This is the fourth year the Compassionate Care Act has been introduced in the South Carolina legislature. Last year, it was approved by both the Senate Medical Affairs Committee and the House Medical, Military, Public and Municipal Affairs (3M) Committee, but it did not receive floor consideration in either chamber before the session ended.

A January poll found that a majority of South Carolinians support legalizing medical marijuana.

South Carolina Lawmakers Pre-File Four Marijuana Bills For 2019

Photo courtesy of Chris Wallis // Side Pocket Images.

Marijuana Moment is made possible with support from readers. If you rely on our cannabis advocacy journalism to stay informed, please consider a monthly Patreon pledge.
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FDA Chief Warns CBD Rulemaking Could Take Years Without Congressional Action

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The outgoing head of the Food and Drug Administration (FDA) suggested on Tuesday that it would take several years for the agency to come up with rules around allowing hemp-derived cannabidiol (CBD) in food products—unless Congress steps in.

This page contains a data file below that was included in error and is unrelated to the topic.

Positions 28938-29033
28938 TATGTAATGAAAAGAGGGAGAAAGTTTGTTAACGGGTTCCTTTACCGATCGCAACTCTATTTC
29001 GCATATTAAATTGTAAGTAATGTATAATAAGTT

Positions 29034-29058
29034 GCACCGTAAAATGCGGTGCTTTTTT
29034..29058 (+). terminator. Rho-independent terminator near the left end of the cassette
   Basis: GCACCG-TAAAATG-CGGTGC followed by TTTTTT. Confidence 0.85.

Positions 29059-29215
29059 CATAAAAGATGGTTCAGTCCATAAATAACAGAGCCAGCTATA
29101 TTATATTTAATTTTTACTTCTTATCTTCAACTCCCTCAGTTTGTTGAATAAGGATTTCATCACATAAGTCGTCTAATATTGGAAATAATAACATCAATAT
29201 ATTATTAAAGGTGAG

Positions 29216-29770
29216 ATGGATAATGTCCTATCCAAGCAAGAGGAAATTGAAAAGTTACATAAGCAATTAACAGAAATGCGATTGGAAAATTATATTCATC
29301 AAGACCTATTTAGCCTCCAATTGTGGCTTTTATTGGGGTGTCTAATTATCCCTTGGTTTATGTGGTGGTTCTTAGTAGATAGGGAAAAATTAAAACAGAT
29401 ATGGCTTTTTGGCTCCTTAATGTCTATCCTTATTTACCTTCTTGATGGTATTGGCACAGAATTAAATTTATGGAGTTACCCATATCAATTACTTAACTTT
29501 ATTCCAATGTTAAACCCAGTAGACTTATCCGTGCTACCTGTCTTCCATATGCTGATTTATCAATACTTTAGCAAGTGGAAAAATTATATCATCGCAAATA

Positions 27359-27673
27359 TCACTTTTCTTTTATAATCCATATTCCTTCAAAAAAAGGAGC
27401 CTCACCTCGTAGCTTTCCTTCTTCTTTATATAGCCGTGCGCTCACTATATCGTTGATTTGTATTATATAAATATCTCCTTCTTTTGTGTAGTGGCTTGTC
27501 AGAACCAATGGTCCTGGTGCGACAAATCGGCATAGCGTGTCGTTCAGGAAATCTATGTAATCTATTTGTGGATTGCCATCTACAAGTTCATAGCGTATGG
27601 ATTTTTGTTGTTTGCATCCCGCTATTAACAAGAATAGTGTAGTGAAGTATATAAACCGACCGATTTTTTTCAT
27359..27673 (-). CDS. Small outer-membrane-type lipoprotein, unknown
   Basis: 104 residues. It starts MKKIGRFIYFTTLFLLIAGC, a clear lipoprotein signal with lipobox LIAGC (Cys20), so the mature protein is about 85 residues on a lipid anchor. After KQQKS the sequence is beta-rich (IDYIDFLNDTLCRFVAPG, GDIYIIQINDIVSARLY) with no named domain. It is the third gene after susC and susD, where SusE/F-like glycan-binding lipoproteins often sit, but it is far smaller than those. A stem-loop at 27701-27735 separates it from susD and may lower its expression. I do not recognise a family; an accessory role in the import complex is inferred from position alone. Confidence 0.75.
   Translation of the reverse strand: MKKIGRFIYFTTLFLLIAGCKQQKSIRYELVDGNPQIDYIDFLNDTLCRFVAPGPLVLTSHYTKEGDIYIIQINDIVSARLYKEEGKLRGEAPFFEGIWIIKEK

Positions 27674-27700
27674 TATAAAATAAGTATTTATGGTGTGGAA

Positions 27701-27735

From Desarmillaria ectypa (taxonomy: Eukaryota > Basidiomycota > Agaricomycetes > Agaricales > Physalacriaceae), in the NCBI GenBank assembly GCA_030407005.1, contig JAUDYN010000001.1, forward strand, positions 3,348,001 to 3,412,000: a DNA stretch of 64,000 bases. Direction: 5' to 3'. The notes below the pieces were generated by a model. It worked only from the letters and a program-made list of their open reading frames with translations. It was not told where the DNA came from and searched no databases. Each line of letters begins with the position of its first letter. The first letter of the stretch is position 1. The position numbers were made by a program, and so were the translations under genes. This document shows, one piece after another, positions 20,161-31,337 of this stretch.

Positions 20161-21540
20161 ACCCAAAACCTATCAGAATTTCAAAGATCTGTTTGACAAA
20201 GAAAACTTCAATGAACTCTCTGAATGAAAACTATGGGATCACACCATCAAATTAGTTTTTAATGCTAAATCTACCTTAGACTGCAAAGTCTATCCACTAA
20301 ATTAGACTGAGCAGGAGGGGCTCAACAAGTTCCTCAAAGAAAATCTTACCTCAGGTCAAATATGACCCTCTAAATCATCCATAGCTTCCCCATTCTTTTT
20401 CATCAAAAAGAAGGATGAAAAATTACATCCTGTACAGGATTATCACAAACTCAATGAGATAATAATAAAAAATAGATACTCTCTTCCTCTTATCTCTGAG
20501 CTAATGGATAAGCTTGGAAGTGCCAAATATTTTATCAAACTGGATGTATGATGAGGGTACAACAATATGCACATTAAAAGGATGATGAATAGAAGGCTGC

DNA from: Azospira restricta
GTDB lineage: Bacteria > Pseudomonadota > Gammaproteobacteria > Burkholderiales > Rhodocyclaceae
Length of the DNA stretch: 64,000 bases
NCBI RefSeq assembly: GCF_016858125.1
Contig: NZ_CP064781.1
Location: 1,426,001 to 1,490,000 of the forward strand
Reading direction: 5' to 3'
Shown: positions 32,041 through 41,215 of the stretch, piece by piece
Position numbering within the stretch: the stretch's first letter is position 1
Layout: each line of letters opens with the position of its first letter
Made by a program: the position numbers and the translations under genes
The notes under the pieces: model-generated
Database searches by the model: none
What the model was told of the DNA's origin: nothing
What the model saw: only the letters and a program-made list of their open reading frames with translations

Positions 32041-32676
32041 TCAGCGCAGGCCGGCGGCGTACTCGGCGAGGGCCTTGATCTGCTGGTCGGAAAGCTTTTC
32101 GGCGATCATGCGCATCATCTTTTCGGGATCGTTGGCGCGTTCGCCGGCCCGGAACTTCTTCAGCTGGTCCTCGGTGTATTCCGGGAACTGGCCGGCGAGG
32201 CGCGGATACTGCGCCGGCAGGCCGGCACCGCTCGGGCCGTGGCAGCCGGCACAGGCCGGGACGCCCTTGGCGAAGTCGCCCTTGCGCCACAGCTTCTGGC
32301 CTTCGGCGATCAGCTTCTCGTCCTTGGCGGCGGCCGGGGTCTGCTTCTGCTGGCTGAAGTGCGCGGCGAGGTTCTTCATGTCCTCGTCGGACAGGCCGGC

At a Brookings Institution event, FDA Commissioner Scott Gottlieb recognized that there’s strong interest among the cannabis industry and lawmakers in developing a regulatory framework through which CBD from hemp could be extracted, sold and introduced into the food supply. The problem is that “CBD didn’t previously exist in the food supply, and it exists as a drug under the statute.”

“It can’t just be put into the food supply,” he said, arguing that current law only allows the FDA to “contemplate putting a drug that wasn’t previously in the food supply into the food supply if it goes through a rulemaking process.”

That rulemaking process can take two to three years for conventional products, and so because CBD is “more complex”—due to its association with marijuana—and has already been approved by the FDA as a drug to treat epilepsy (in the form of Epidiolex), it could theoretically take much longer to develop those regulations.